The following are a number of smaller tips that aren't long enough to warrant an article in themselves. Some are genuinely useful, others only mildly amusing. Use at your own risk.
Underscores in Numeric Literals
Have you ever had to write a large numeric literal? Numbers such as 10,000,000 would normally be written 10000000, but what number is that? Who has time to stop and count zeros. We put the commas in numbers to easily tell their magnitude for a reason, without them the zeros all seem to run together and it's difficult to tell what the number really is.
It would be nice if you could use commas and just say 10,000,000, but sadly you cannot. The Ruby parser wouldn't be able to tell your numeric literal from a list numbers. Instead you can use the underscore character and say 10_000_000. It doesn't look quite as good, but it functions just fine.
This works at the parser-level. The Ruby parser will ignore any single underline characters it encounters inside of a string literal. It doesn't actually enforce where these underlines should be, so while you can say 10_000_000, you can also say 1_0_00000_0, which really doesn't make much sense but is perfectly valid Ruby code. However, you cannot use more than one consecutive underscore, nor can there be a trailing underscore, so you can't say 1______0, or 10_.
Should you use it? Yes! This increases the readability of large numeric literals and doesn't detract from the clarity of the code.
Easy Short Numeric IDs
Say you have a web application that generates short URLs from the ID of a resource. While the ID may be a long number, the URL could be shorter if you could easily encode that number in something that uses more than the digits 0 through 9. Luckily, the standard Fixnum#to_s method can do this.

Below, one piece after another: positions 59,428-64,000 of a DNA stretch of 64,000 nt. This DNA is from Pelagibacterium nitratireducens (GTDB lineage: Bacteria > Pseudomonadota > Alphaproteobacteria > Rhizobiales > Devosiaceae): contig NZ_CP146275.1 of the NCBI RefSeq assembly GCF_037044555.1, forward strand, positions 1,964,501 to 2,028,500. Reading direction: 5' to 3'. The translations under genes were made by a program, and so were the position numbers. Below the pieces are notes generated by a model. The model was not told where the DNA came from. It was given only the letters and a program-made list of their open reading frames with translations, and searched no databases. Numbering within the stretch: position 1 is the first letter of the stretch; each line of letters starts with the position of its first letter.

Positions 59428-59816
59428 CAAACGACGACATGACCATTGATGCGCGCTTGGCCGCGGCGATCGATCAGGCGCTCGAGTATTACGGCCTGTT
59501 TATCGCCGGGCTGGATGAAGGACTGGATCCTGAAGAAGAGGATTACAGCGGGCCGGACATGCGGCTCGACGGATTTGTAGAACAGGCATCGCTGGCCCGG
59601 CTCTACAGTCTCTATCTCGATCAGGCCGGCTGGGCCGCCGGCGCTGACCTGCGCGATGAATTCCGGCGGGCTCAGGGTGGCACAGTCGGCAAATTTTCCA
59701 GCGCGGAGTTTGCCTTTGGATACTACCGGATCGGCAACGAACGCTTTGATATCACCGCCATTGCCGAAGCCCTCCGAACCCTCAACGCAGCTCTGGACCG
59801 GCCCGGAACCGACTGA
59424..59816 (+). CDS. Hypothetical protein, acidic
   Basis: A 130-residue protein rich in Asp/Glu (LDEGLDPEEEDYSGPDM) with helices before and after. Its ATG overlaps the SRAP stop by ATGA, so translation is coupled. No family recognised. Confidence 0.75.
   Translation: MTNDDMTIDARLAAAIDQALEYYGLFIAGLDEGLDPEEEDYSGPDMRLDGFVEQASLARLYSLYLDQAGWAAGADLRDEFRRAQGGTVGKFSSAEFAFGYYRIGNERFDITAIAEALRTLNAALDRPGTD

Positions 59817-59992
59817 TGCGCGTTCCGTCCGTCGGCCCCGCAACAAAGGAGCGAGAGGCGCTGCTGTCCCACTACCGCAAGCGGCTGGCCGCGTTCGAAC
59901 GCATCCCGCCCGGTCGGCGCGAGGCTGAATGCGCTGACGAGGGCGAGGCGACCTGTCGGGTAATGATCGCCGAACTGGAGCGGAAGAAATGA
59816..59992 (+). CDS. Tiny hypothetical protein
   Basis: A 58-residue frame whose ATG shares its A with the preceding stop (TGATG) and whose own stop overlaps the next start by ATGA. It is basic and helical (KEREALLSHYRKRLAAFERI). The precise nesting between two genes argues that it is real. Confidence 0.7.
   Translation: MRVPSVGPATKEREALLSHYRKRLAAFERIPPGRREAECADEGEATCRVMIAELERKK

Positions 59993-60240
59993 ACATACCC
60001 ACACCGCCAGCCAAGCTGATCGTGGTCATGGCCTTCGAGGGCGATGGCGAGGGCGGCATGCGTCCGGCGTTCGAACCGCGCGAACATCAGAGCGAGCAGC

Normally, you'd simply call the method like 10.to_s to get the string "10", but it can actually convert to any base you wish. Want a binary number? Try 145.to_s(2). A hex number? Try 345.to_s(16). If the method runs out of digits, it just starts using letters, and will work with any base up to 36. So say if you have a very long ID number 1234567890, you can shorten that down to "kf12oi" by using 1234567890.to_s(36).
Should you use it? For this use case, yeah, it's reasonable. This is not a very common method though, at least with bases other than 10.
The &&= and ||= operators are quite useful, if not somewhat Perl-ish. They can both be used to conditionally assign to a variable depending on the value of the left hand side before the assignment.
The ||= operator can be used to assign to a variable if it hasn't yet been assigned to, or its value is otherwise false (in Ruby, things are false if they're the false object or nil). This can be used to make sure there is a value assigned to a variable, and if there is one there already to not disturb it. For example:
variable = nil if a > 10 variable = 10 elsif a < 1 variable = 20 end variable ||= 0
The variable is first declared and if neither branch of the conditional assigns a value to it, it will assign a default value. This variation is somewhat commonly used, but the &&= operator is not so common.
The &&= operator assigns to the variable only if the variable already has a true value. So you could say a &&= a + 1 which will be roughly equivalent to a = a + 1 if a. This allows you to let default false values drop on through without having to worry about checking the value every time you want to increment it.
Should you use this? Probably not. Ruby is not Perl. It does not pay to litter your source code with line noise just to save a few characters and a second or two of typing. Using the conditionals, if only in the postfix form, they're much more clear what you really intend to happen.